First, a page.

Neiman Marcus mulls splitting into 3 separate businesses4 min read
Neiman Marcus is exploring a possible corporate rejiggering that would split the luxury chain into three different businesses, separating its website from its stores and spinning off Bergdorf Goodman, The Post has learned.
Neiman’s plans — which appear to mimic a closely watched strategy disclosed this spring by archrival Saks Fifth Avenue — aren’t expected to result in major changes that are visible to shoppers, according to sources close to the situation.
Instead, Neiman appears to be looking to maximize the growth potential of its website by freeing it from the burden of the retailer’s challenged stores, insiders said. In particular, Neiman executives are eyeing Saks’s success in attracting a $500 million investment this year from a venture-capital firm to fuel the growth of Saks.com.
Indeed, sources said Neiman Marcus has been vetting ways to slice and dice its businesses. It’s talking with AlixPartners, according to people familiar with matter. That’s the consulting firm that Saks hired to help separate its web operations from its brick-and-mortar stores. Macy’s also has recently tapped AlixPartners as it considers spinning off its e-commerce business and Nieman’s itself has worked with Alix on other issues.
Neiman hired JP Morgan earlier this year, as The Post previously reported, to explore a possible sale of Bergdorf Goodman. The investment bank recently presented the plan to hive off the divisions to the luxury department store’s board of directors, a source with knowledge of the situation said.
“JPMorgan spent months and months on this plan and Neiman Marcus just hired people to execute it,” the source said.
Neiman Marcus didn’t respond to requests for comment. Spokespersons for AlixPartners and JPMorgan declined to comment.
The moves are being driven by Neiman Marcus’ new private-equity owners — including Davidson Kempner Capital Management, Sixth Street Partners and Pacific Investment Management — which are angling to create a potential exit ramp after consolidating ownership of the chain following a May 2020 Chapter 11 bankruptcy filing at the height of the pandemic, sources said.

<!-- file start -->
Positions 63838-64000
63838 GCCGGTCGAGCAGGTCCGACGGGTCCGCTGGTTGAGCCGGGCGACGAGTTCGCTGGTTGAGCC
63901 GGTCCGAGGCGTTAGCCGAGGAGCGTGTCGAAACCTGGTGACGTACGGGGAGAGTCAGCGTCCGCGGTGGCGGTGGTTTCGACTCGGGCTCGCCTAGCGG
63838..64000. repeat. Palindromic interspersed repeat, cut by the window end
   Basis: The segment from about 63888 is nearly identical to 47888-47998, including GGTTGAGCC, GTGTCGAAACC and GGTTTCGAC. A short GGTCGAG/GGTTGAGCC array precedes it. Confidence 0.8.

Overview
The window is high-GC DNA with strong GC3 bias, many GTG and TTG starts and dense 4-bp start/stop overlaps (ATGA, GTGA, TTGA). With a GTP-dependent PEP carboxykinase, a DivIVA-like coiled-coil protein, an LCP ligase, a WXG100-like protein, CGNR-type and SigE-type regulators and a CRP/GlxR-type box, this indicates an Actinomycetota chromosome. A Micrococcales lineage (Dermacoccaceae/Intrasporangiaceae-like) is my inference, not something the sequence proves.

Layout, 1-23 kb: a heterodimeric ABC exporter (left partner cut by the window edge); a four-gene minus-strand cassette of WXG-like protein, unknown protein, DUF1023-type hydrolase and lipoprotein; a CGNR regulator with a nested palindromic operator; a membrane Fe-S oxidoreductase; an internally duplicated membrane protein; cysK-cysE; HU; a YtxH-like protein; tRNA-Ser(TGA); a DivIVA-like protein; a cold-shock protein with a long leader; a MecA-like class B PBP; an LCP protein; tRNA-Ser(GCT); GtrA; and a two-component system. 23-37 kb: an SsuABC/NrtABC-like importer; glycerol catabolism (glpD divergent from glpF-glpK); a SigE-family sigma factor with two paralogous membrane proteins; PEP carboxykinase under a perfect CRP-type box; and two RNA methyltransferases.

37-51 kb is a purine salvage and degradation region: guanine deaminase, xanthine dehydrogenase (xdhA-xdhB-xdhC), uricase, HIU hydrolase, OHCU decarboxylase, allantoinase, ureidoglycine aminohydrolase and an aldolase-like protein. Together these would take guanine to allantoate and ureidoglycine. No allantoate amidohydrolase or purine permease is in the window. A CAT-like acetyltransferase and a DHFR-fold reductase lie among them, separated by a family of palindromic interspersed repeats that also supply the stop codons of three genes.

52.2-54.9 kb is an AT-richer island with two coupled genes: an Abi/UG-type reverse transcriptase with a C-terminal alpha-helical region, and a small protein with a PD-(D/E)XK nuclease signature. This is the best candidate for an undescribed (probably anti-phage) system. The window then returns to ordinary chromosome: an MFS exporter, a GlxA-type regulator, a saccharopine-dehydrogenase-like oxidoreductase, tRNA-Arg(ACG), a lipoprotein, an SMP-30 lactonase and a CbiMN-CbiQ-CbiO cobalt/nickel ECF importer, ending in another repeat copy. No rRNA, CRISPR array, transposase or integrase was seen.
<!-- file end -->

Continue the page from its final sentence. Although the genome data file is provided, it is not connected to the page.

In March, HBC-owned Saks split off its e-commerce business into a separate entity and sold a minority stake for $500 million to venture firm Insight Partners, giving the business a valuation of about $2 billion. The idea is for the fast-growing Saks.com site to be taken public in the first half of 2022.
Neiman, meanwhile, has lately seen a rash of executive departures under Chief Executive Geoffroy van Raemdonck, even as it has struggled to claw back sales at its 37 Neiman Marcus stores and its Bergdorf Goodman store in Manhattan. Neiman closed its first and only Big Apple store — located at Hudson Yards — last year.
Last month, a former J.Crew and Avon executive, James Scully, was hired as interim chief growth officer along with an interim chief financial officer, Mark Weinstein, succeeding Brandy Richardson who left for Men’s Wearhouse in October. Weinstein, a restructuring expert, had been tapped previously as interim chief operating officer in 2019 and 2020.
Neiman posted a 6 percent increase in same-store sales and a 7 percent increase in online sales for the quarter ended in July, compared with two years earlier, according to a Wall Street Journal report.
Its online sales accounted for a bigger share of total sales than before the pandemic, rising to 35 percent in the fiscal year ended in July from 30 percent in fiscal 2019, The Journal reported in October.
As for Bergdorf, Neiman looked into a possible sale earlier this year, sources previously told The Post. But according to the JPMorgan report, three potential buyers looked and passed on acquiring the Fifth Avenue department store, largely because its sales have not recovered to pre-pandemic levels, sources tell The Post.
“Bergdorf Goodman has been challenging to sell because its sales volume and Ebitda is materially less than it was in 2019,” the source with knowledge of the situation told The Post.
The Post had reported that among the interested buyers was the former landlord of Barneys, Ashkenazy Acquisition Corp., which owns the 22-story building at 660 Madison Ave., where the luxury retailer was located before it shuttered in 2019 amid rising rents.
In July, Neiman Marcus denied that it was looking to sell the storied retailer.
“We have no intention nor are we looking to sell Bergdorf Goodman at this time,” the company told The Post at the time. “We are strategically investing in our business and our brands with the intention of growing and strengthening the company.”
But some industry insiders are doubtful whether Neiman Marcus’ businesses are strong enough to exist independently of each other.
“The big question is how much value do these businesses have as standalone entities,” one person close to the company told The Post.